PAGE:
Regulation and Decentralization Emerge as Key Themes at Money 20/20 in Las Vegas

I am still relatively new to the fintech world, having spent the past three decades selling hardware and software to some of the largest high tech companies in the world.  Since my start with Crowdz in September of this year, my exposure to blockchain, smart contracts, and cryptocurrencies has dramatically increased. I have been reading, absorbing, and talking to many people I know who have working knowledge in these areas. Still, there is so much more to learn at Money 20/20.

No Shortage of payment processing companies  

Sometimes trade shows can be a very fast way to learn and see what other gaps are out there.  Sometimes.  My experience at my first fintech trade show was Money 20/20 in Las Vegas this past October.  Current and future financial regimes congregated under one massive roof. The buzz was intense. There were more payment processing companies than I ever imagined existed. Regulation and decentralization were the common threads I encountered in conversation. Across the row from the payment processing startups were traditional banks and credit card companies, equally wary of the potential regulatory sea change on the horizon.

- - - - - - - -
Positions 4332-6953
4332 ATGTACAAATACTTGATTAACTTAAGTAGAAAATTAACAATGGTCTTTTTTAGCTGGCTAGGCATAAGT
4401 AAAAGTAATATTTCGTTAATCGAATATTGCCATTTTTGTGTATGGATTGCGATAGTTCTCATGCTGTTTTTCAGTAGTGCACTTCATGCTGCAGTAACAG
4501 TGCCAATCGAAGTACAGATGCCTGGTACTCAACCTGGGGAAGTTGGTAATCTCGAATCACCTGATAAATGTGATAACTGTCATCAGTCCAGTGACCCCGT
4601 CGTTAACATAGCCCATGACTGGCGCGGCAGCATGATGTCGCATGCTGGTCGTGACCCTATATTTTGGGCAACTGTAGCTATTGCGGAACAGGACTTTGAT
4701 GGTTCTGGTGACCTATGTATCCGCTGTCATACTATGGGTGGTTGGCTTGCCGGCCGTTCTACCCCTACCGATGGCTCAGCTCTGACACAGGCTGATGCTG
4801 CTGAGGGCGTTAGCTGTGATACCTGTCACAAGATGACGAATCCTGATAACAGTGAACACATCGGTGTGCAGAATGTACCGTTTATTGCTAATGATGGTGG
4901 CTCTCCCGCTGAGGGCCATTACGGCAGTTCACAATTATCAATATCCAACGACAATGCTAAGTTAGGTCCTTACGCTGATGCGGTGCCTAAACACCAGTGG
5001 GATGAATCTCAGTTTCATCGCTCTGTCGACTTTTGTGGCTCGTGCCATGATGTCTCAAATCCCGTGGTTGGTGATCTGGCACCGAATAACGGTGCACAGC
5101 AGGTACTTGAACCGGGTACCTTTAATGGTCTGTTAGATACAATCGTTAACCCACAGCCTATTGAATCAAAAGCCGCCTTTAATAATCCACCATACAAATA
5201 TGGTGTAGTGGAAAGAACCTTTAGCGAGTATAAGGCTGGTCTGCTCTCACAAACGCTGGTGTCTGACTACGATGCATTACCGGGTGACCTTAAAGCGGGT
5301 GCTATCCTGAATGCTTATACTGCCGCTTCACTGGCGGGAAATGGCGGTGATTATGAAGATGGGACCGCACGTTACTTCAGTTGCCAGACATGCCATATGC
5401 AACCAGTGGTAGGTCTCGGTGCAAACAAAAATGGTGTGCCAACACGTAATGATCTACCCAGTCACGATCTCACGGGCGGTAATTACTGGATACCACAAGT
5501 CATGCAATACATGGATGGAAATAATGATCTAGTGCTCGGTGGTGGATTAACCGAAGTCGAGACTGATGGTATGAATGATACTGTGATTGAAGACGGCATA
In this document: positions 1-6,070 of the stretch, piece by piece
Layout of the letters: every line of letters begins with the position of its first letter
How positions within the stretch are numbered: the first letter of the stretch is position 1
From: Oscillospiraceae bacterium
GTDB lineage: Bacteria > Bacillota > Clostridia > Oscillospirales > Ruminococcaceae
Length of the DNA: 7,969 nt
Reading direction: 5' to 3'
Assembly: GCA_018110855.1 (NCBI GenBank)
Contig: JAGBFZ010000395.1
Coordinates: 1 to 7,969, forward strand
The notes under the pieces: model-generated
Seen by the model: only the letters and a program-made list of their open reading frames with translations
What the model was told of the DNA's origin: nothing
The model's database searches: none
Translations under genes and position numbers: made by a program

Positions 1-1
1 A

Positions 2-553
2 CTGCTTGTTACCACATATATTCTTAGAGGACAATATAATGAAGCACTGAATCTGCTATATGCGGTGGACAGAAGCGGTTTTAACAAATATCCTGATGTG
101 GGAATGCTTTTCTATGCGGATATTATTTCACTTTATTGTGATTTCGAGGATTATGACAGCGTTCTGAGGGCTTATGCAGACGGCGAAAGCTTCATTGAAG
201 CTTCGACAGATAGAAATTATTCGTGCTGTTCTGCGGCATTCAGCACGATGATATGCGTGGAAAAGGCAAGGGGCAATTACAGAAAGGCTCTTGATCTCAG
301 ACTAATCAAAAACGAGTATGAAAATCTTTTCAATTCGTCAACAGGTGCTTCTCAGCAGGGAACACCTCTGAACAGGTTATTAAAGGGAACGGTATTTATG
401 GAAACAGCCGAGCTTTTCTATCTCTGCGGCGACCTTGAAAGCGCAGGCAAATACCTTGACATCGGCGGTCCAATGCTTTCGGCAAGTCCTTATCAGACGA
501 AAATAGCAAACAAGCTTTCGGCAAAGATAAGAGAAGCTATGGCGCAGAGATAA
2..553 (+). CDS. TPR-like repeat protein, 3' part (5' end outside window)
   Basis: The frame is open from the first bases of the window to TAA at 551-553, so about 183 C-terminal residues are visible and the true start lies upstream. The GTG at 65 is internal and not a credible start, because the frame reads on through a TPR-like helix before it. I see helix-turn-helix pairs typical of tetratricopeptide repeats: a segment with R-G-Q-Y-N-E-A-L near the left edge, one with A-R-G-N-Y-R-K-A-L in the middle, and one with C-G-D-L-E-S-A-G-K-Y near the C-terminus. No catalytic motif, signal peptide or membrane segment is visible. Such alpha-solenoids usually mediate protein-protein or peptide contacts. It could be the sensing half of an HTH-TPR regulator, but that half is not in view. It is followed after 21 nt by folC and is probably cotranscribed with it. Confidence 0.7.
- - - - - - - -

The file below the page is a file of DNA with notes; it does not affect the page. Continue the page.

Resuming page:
All about the blockchain

Of great interest in the blockchain track sessions were smart contracts. Noticeable show floor speculation surrounded whether additions to smart contracts could supplement future regulation.  Given its decentralized nature, blockchain has great potential to broadly integrate robust business rules, enabling greater efficiency in execution with less enforcement effort. Considering there are very few smart contract programmers using Solidity compared to Python, Java, or other popular languages, there should be a lot of new potential contributions on regulation inclusion and business rules innovation. 

Change is in the air

I’ve worked for some high tech companies that claimed they were in the “wild west” of technology and new markets, and they were partially right.  But theirs was nothing like the wild west the fintech and cryptocurrency world built on blockchain is seeing. Digesting the diverse directional visions of the many companies I spoke to was both exhilarating and chaotic. I came to the show with questions and knowledge gaps; I left with more.  Perhaps all that was my own ignorance, having only been in this world for such a short amount of time. But I know the feeling companies have, not quite sure what’s around the corner. And I got that feeling a lot in my three days at the show.

I believe Crowdz is in a great position within the trade finance ecosystem and within the directional vision of cryptocurrency and smart contracts.  It will be exciting to see what the Money 20/20 show will look like next year and to see how this new world of finance will start to unfold.